Provenance research International Inventories Programme

Dennis Opudo, Head of the Anthropological Department of the Nairobi National Museum, in the Museum's Ethnographic Collection
Dennis Opudo, Head of the Anthropological Department of the Nairobi National Museum, in the Museum's Ethnographic Collection | Photo (detail): Gioia Forster © picture alliance
  • 01. January 2019 — 31. December 2021

  • Restitution, Provenance research, The role of museums, Postcolonial art production, Reappraisal of the colonial past

  • Nairobi (Kenya); Cologne (Germany); Frankfurt am Main (Germany)

The international research, database and exhibition project “International Inventories Programme” (IIP) focuses on Kenyan artefacts that have been held in museums and collections outside the country since colonial times. More than 15,400 objects have so far been identified. In addition to building a database of these objects, researching the history of their acquisition, artistic debates and exhibitions are scheduled to take place in Kenya and Germany.

What (artefacts) left Kenya during (and after) colonial times? This question is the focus of the International Inventories Programme (IIP). The main objective of the global inventory is to explore and make transparent the extent and acquisition history of Kenyan (objects) currently held in museums outside the country. As of 22nd July 2019 it had been established that 15,400 Kenyan artefacts are currently not in their country of origin, but in Germany, Great Britain, Belgium and the USA.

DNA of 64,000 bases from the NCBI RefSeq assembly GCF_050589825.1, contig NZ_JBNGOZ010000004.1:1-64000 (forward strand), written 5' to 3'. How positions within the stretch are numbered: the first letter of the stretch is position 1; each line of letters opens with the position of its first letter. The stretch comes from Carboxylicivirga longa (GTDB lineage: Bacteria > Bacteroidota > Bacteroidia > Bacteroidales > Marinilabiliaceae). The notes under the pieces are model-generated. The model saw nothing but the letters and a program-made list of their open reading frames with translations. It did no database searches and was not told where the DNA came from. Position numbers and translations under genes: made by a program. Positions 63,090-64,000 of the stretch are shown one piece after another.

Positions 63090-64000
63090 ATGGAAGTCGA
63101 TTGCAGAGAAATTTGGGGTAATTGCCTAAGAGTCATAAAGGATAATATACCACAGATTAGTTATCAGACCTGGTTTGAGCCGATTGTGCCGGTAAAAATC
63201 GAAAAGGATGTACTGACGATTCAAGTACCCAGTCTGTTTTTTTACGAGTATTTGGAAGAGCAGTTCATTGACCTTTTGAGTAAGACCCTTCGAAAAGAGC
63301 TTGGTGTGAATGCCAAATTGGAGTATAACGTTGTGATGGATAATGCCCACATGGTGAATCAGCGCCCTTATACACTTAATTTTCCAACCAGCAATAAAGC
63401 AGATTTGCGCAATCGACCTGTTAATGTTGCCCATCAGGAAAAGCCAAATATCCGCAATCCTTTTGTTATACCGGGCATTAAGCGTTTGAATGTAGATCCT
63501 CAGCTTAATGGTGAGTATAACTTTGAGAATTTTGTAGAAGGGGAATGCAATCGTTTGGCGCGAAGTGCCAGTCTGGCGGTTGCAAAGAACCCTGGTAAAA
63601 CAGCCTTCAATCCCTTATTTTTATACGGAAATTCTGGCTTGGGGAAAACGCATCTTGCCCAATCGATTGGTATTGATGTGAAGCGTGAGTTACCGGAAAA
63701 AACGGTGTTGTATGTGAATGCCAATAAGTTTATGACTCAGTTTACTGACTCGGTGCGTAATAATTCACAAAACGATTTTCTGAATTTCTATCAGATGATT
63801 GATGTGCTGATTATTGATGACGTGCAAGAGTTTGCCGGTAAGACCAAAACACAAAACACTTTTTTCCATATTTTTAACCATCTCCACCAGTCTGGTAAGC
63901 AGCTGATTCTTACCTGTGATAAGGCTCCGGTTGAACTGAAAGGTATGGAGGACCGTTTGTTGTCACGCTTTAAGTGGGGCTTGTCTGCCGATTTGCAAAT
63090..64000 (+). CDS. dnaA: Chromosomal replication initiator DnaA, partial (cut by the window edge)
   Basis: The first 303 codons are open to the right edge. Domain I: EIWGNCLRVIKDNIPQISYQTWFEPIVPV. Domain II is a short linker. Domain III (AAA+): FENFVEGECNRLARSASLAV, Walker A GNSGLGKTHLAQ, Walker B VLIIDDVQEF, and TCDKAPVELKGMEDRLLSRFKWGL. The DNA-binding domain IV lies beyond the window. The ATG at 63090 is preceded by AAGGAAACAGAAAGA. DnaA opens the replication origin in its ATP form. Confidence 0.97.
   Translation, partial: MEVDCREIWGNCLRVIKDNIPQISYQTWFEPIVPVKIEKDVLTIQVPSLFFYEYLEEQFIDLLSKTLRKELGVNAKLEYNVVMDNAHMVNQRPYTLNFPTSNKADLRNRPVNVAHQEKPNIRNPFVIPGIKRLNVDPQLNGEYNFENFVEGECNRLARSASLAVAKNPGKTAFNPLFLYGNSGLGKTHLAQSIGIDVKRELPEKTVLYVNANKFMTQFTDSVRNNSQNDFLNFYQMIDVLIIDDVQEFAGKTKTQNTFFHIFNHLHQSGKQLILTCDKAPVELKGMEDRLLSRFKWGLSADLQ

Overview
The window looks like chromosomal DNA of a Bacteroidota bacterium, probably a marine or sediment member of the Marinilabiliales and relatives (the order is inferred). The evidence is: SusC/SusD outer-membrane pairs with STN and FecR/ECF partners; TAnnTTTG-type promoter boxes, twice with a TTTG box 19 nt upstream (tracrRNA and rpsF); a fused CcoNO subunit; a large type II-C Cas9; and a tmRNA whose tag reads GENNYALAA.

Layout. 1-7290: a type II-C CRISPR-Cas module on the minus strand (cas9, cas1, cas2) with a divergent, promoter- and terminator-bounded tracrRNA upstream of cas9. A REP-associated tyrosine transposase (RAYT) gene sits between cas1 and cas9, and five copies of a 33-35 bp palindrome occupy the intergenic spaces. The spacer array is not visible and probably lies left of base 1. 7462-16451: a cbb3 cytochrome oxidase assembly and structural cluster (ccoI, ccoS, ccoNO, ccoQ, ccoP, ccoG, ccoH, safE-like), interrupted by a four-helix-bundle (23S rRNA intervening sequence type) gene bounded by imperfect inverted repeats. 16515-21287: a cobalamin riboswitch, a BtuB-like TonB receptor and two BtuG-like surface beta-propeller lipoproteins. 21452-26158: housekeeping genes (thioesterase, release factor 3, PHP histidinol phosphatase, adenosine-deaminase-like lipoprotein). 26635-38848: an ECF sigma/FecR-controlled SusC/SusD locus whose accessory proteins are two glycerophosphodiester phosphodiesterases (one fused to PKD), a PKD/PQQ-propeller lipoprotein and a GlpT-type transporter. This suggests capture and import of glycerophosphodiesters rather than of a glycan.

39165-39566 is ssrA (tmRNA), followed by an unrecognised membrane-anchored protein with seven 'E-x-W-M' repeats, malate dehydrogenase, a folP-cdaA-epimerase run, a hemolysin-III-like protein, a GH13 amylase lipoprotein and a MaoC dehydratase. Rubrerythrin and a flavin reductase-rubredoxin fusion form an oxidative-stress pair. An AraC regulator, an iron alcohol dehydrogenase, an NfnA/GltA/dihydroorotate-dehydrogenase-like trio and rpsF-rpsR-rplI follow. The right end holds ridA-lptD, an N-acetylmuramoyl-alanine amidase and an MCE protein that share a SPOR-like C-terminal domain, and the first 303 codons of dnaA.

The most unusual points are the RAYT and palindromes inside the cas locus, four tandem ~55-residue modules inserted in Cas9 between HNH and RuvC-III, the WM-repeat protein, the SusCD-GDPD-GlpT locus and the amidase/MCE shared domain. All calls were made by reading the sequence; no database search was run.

In addition to the scientific recording of the artefacts, the history of their reception abroad, the role that the objects play there and the stories they tell will also be examined. Artists, museum professionals and researchers from the participating countries will jointly examine the “translocation” of  objects from Kenya to Europe. What memories have these objects or their  absence left behind? How were knowledge production and transfer influenced or transformed? Could 3D printing and other digital technologies also be used to return the artefacts? 

The results of this process – newly-produced works of art such as videos, installations, photographs, as well as academic research – will be exhibited in the Kenyan National Museum (2020), the Rautenstrauch-Joest Museum in Cologne (2021) and the Weltkulturen Museum in Frankfurt (2021).

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